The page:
Scene Investigation

By definition, Sudden Infant Death Syndrome (SIDS) should be used as a cause of death only after:

  • a thorough examination of the death scene;
  • a review of the clinical history;
  • and performance of an autopsy fail to find an explanation for the death.

Yet, we know that some Sudden Unexplained Infant Death (SUID) cases are not investigated and, when they are, investigation data are not collected and reported consistently. The Sudden Unexplained Infant Death Investigation Reporting Form (SUIDIRF) was designed to assist investigative agencies to better understand the circumstances and factors contributing to unexplained infant deaths. The 2006 Sudden Unexplained Infant Death Investigation Reporting Form replaces the 1996 Reporting Form. The SUIDIRF was developed to establish a standard death scene investigation protocol for the investigation of all sudden, unexplained infant deaths.

Some deaths that would have been classified as SIDS before 1999 are now being classified as accidental suffocation or unknown cause, suggesting that reporting practices have changed. Inconsistent practices in investigation and cause-of-death determination hamper the ability to monitor national trends, ascertain risk factors, and design and evaluate programs to prevent these deaths. To standardize investigations of, and reports on, the causes of sudden infant deaths, CDC collaborated with a number of organizations to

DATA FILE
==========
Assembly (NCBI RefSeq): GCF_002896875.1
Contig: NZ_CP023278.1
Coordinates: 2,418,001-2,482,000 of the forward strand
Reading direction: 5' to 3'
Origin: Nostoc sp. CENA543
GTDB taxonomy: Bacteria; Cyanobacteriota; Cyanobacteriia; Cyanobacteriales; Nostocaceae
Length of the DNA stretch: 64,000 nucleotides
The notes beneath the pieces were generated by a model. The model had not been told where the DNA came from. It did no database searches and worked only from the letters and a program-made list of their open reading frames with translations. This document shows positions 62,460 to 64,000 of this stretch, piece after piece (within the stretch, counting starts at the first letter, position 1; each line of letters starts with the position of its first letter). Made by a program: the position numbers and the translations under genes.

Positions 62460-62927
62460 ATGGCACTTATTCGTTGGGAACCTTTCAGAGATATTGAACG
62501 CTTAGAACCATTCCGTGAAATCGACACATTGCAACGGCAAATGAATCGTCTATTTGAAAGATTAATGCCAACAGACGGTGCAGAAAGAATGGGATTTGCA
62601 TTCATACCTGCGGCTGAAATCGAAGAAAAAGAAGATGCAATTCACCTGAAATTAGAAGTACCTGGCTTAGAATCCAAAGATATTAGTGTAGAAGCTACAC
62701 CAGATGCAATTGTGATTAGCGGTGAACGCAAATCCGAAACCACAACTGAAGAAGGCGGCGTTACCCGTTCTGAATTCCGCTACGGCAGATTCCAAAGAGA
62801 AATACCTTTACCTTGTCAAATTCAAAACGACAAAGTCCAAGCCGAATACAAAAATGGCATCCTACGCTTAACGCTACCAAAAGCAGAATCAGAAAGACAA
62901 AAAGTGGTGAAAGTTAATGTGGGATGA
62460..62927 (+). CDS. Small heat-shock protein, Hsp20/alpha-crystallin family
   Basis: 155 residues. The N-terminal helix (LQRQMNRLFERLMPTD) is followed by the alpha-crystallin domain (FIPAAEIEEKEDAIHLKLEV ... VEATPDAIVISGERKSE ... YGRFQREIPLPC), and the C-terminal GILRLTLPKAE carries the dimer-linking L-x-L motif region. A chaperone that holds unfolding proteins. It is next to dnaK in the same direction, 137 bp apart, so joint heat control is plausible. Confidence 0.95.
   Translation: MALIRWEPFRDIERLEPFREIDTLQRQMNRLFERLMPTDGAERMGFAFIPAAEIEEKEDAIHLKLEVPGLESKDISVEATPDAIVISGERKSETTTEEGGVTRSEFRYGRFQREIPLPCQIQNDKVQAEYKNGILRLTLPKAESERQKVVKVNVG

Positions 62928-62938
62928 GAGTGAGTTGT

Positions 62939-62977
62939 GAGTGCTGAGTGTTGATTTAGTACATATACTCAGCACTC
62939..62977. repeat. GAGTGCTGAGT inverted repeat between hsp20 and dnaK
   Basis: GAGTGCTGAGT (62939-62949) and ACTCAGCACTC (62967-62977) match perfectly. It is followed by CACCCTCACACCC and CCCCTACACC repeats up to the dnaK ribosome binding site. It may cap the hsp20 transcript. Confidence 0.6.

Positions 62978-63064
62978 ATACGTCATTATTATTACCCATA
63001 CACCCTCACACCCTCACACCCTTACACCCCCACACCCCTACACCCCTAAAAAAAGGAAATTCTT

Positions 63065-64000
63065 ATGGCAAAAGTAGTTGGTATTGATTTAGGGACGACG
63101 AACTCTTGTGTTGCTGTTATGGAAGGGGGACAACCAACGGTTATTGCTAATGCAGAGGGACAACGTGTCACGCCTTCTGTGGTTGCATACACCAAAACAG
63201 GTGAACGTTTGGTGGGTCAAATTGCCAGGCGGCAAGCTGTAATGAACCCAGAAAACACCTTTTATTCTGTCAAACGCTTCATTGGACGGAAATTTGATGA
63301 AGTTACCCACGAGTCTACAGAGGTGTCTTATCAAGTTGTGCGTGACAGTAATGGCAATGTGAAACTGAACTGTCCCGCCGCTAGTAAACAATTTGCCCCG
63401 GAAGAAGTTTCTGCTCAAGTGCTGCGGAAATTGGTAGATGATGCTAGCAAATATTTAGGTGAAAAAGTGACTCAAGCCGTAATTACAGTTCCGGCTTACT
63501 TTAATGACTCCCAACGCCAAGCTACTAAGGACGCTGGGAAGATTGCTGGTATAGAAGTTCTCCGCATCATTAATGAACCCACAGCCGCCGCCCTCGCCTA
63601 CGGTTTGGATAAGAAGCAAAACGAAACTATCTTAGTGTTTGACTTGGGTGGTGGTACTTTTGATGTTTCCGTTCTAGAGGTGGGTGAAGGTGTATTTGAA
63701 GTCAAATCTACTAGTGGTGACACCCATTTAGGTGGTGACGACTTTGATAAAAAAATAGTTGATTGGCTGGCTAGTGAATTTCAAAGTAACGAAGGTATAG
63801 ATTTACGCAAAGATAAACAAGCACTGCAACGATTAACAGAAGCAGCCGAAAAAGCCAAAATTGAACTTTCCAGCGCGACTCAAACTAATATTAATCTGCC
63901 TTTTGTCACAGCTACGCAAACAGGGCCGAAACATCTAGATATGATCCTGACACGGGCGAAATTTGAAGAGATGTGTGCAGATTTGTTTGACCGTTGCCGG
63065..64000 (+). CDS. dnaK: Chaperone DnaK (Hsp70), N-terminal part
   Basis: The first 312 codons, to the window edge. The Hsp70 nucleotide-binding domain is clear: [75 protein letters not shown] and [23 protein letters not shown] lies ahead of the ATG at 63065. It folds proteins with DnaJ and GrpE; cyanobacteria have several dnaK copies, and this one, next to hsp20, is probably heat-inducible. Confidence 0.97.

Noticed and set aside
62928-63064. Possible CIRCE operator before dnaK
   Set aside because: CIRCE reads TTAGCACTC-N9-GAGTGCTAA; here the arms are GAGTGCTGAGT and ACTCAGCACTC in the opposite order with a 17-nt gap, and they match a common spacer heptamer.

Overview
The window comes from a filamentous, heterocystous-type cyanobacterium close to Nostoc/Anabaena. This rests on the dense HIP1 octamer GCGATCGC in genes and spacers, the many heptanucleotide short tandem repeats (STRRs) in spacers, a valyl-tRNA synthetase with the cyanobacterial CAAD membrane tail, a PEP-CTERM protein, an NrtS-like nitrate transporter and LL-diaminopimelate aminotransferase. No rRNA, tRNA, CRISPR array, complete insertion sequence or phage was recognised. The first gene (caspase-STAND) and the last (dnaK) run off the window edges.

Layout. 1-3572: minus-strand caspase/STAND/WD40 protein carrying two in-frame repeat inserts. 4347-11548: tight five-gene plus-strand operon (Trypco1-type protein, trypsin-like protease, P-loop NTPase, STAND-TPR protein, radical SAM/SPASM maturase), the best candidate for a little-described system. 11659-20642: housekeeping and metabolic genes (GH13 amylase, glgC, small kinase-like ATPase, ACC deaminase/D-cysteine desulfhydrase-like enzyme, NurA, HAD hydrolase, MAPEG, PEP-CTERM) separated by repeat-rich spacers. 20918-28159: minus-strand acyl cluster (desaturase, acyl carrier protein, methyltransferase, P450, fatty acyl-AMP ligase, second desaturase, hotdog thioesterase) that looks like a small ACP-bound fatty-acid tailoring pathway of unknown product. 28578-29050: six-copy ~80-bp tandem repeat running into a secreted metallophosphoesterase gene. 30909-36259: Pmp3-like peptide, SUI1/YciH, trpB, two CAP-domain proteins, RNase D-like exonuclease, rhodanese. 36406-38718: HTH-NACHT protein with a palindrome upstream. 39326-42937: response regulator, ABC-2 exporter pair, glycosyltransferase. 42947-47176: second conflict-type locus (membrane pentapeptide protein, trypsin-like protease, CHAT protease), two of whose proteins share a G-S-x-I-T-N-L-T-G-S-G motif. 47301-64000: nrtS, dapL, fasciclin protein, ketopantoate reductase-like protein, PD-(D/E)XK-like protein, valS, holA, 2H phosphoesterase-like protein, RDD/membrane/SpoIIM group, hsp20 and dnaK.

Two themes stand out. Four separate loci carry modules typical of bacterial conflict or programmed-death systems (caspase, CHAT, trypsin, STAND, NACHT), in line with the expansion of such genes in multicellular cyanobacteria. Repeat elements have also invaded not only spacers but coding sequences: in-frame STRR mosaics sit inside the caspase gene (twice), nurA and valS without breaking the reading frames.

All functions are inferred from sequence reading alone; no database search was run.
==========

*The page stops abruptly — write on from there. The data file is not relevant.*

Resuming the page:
1. revise the 1996 Sudden Unexplained Infant Death Investigation Reporting Form, and
  2. develop a training curriculum and materials for investigators of infant deaths.

CDC disseminated the reporting form and conducted train-the-trainer classes throughout the United States.

The SUIDI Report Form and related materials can be found at the SUIDI Reporting Form link on this site.

Note: This text is provided courtesy of the CDC at